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Rye Harbor to Jenness Beach


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Three of us headed out of Rye Harbor Saturday to enjoy some surf play at Jenness. We met up with Sal, Blain & Bill (on his sit-on-top rocket ship) at Jenness. What was expected to be 3+ foot waves turned out to be 6+ feet. Due to the wave size, sea kayakers could catch the big ones way outside the surfer zone to claim a wave. Directing your boat where you wanted it to go was a skill you had to possess to avoid collisions with surfers as you were jettisoned forward. (My GPS recorded my highest speed at 16.8mh). Getting out of the wave before it broke was the next task so you wouldn't take out swimmers as you bounced your way to shore on a turbulent wild bongo ride. I've never seen so many surfers and SUP boarders. Being moderately careful, I still managed to get pierced by a surfer as I bailed out of a wave. We decided to call it quits at that point. Scott and I left the others and paddled back to Rye Harbor. As we hugged the edges, we became appreciative of what mother nature served up to us this day. Scott and I chilled along the Rye Harbor break wall and bobbled in the movement of the sea as seen in clips 2 & 3 to follow.

Another adventure behind us. The memories will be etched in my mind forever.

This is the best time of year to paddle.


This clip shows Bill Harter on his sit-on-top on a medium size 4+ footer...

Below, picture of me taken by Scott Kimbal. Pic of Scott taken by me.



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Thanks Rene, I never read this breakdown in the surf zone by the Tsunami Rangers and found it quite interesting.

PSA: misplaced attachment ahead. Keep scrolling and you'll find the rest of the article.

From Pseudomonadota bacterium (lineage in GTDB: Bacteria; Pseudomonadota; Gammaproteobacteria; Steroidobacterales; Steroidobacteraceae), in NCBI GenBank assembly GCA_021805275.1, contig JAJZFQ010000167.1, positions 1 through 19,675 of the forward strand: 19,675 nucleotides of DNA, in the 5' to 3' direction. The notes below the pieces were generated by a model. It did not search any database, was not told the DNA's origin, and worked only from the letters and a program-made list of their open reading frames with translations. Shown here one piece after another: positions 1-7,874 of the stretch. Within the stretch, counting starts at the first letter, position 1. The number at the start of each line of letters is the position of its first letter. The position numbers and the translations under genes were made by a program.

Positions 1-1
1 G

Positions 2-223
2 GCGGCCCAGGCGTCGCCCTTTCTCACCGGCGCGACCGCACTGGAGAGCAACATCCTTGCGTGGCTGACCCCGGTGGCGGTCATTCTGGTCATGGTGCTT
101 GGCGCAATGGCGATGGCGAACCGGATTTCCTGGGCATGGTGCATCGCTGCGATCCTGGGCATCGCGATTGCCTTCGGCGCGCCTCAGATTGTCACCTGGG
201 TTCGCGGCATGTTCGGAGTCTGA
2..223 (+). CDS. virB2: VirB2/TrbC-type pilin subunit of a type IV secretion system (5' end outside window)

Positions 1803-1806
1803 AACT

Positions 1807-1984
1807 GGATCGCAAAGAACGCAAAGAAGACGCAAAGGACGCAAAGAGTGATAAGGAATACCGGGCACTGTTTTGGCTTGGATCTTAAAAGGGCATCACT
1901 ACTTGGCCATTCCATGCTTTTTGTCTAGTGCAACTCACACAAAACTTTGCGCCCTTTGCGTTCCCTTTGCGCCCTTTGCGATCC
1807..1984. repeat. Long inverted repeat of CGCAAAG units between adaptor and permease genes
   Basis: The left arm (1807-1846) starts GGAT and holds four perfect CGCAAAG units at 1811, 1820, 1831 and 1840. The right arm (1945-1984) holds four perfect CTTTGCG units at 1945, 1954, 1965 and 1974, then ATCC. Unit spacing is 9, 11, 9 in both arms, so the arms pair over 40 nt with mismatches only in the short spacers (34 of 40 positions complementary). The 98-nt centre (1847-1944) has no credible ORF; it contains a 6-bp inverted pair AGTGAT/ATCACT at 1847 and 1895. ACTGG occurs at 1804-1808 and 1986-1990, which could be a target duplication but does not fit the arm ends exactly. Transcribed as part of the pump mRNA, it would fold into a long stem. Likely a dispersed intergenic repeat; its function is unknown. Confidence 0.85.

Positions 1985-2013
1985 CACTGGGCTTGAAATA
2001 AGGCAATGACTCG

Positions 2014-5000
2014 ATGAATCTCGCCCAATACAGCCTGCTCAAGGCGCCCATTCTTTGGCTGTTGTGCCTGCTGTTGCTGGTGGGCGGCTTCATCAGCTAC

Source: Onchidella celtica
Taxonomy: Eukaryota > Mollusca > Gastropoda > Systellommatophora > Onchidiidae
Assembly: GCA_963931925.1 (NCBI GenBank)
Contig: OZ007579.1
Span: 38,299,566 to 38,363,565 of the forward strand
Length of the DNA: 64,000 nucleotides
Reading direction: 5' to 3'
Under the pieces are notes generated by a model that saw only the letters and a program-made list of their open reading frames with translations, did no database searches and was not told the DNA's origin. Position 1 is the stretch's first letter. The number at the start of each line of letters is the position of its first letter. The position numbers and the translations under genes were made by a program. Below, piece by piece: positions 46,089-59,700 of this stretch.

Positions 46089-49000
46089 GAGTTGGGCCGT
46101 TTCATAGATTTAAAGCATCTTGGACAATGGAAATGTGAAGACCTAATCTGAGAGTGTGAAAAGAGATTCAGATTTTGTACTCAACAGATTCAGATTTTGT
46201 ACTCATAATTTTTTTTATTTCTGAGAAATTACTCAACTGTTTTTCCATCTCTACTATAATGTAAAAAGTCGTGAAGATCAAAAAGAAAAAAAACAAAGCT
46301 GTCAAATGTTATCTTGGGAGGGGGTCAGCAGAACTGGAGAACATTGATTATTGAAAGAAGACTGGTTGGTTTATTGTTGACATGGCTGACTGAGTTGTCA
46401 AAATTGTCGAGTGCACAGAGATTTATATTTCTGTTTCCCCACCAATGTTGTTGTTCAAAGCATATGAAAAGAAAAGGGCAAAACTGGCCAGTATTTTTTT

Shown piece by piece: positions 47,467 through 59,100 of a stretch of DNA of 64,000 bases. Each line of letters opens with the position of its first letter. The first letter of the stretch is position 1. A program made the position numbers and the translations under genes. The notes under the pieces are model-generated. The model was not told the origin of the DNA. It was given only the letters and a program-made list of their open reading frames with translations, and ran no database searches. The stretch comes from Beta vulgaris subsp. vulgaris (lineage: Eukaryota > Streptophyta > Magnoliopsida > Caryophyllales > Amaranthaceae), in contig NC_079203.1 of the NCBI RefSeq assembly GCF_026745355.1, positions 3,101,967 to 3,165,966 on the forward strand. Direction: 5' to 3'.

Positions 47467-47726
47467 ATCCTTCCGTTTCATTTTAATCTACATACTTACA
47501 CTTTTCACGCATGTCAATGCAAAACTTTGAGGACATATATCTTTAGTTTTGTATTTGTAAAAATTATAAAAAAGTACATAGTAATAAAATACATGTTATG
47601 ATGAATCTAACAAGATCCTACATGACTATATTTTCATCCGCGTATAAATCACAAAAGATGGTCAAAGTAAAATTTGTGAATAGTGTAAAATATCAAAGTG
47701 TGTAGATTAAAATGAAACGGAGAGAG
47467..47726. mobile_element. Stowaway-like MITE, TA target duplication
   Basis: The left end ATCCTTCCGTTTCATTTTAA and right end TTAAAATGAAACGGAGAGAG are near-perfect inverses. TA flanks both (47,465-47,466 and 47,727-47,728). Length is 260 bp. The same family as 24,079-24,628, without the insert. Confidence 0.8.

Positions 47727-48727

They have written a few other briefs that I have experimented with when rock gardening as the link below depicts. Most of the conditions they play in are well beyond what we normally seek out but on a smaller scale the information is quite helpful.

Having a plan in advance can keep you safe. As always, knowledge and practice are the best tools to advance your skills but be sure you have others close by to assist should things get out of control. A world of s**t can happen in the blink of an eye when waves or swells interact with rocks.

It makes good reading from the most extreme band of loonies (affectionately speaking) out there that take sea kayaking to the extreme.



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It really was an impressive day with many parts to it. Biggest waves I have ever attempted to surf, my first roll in big stuff, the only ride I took all the way in with a bongo ride as Doug spoke was followed by a bail out so I didn't become a fiberglass snow plow to the throngs in the shallows followed by three attempts before I was successful at punching my way out past the breaking surf zone from the beach. Yes it was some testosterone paddling, but in no way would I put it at a higher or more important level then the chilling out and just taking in the ocean itself as Doug and I did on our slow-mo paddle back to Rye Harbor. Listening to the thousands of rounded polished stones doing their percussion work with each wave truly was music to the ears. ~Scott

Sorry, couldn't get pictures to take. Too big apparently.

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